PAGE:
Page 2452 - Week 07 - Thursday, 3 August 2017
program, pushing for change on the many different levels of this issue, stands out internationally as an example of a government working across different functions in pursuit of a safer community. The Finnish response was a good reminder of the need to keep pursuing gender equity across all parts of life: in the workplace, sport, political representation and elsewhere.
This trip provided a great opportunity to study education systems. The delegation, which included high school principal Lana Read, had a strong focus on observing and learning across all levels: early childhood education and care and, all levels of school, system administration and government decision-making. The whole delegation was keen to both gather ideas and bust some myths, and I am confident we achieved both of those goals.
The itinerary deliberately emphasised the key themes in the future of education work currently underway. The systems visited are not only among the top international performers, but they also shared the fundamental belief that every child deserves a great education and the life chances that flow from it. This was evident in every conversation throughout the trip, despite the cultural differences that you might expect in two countries which are not only culturally different to Australia but also to each other.
While the latest international PISA rankings of Singapore—first—and Finland—fifth—are higher than Australia—14th—our visit to schools in both countries affirmed that ACT schools compared favourably on many levels. What was learned can help the ACT build off its strong base and further improve, particularly in meeting the learning and wellbeing needs for all ACT children and young people.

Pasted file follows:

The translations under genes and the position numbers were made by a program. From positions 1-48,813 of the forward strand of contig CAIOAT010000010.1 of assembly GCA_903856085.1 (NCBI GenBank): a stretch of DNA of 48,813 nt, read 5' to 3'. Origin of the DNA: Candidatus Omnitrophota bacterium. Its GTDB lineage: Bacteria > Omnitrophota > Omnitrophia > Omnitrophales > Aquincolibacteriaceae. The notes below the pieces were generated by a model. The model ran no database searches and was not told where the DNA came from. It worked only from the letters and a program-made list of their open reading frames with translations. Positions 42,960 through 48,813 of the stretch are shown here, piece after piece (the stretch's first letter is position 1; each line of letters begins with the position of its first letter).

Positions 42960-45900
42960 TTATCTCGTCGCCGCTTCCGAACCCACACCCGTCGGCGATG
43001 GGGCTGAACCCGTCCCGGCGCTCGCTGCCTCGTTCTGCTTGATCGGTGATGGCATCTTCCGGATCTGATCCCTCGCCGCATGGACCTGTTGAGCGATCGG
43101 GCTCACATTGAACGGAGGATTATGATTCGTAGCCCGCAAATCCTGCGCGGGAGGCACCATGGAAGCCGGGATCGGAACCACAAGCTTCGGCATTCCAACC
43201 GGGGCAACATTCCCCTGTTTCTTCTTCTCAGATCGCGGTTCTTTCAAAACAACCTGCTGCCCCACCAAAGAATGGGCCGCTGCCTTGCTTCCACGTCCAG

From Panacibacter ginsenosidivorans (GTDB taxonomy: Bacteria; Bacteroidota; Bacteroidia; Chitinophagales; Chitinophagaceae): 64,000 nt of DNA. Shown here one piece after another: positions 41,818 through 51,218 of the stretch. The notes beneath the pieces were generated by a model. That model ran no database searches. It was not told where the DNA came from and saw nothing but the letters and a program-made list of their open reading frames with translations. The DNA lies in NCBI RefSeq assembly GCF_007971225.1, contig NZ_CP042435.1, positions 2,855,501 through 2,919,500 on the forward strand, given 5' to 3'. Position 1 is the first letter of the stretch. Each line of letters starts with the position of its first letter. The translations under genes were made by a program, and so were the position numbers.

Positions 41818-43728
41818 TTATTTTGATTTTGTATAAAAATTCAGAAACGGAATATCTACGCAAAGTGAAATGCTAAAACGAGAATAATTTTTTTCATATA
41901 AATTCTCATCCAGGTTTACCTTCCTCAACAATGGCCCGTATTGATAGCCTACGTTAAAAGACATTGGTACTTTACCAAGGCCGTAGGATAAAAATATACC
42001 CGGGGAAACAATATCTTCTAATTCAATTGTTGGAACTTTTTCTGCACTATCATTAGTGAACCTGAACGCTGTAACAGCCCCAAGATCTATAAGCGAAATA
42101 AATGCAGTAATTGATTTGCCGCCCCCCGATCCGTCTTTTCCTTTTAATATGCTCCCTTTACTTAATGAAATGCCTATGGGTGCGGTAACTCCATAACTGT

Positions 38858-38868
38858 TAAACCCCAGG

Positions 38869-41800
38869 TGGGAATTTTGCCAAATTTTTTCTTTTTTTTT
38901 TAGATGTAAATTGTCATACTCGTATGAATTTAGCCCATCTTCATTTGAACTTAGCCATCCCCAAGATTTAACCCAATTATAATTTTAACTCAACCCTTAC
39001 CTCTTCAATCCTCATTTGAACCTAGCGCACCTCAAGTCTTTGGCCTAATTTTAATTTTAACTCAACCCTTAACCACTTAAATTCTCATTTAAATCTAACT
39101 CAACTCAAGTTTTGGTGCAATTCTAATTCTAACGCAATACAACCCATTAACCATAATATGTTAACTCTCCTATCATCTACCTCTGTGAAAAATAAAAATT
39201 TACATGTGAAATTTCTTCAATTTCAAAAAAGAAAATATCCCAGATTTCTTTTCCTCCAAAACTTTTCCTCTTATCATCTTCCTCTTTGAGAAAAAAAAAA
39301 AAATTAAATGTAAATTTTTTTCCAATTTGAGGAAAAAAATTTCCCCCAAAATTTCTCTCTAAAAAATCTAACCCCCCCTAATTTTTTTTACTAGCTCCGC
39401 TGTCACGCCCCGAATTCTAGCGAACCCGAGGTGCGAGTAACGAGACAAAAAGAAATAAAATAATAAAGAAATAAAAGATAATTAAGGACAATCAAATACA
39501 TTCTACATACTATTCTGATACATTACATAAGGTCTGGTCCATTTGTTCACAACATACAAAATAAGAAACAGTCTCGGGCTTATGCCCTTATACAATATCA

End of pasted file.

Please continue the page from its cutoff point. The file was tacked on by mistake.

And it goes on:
In early childhood, the research is clear that success in school, particularly for disadvantaged children, is founded in quality of early childhood education. This message was repeatedly enforced. Both countries’ governments heavily subsidise participation in early learning and care programs. In Singapore the cost to families can be as low as $1 per child per month. This is one way that both countries can ensure that all children, regardless of background, have the best chance of success when they start formal schooling. The cost of child care in the ACT is one of the barriers to an equal start at school for children from the most vulnerable backgrounds.
Finland also has many notable features to its early childhood education system: extensive, 12-month long and flexible parental leave; nine maternal health checks in the first 12 months then one a year until the age of five; seamless connections between pre-primary and day care programs with the same centres and no need for transitions or movements between sites; free meals at all centres; transport provided but rarely needed as children attend their local centre; and mechanisms which build universality and equity into the system, in particular, their play parks which offer such a welcoming place for young children and families to play, eat, learn and get other kinds of support if they need it. The school holiday programs at the play parks include free hot lunches for all children up to age 16. This is consistent with their schools, which provide free hot lunches for every student every day, and have done so for 75 years.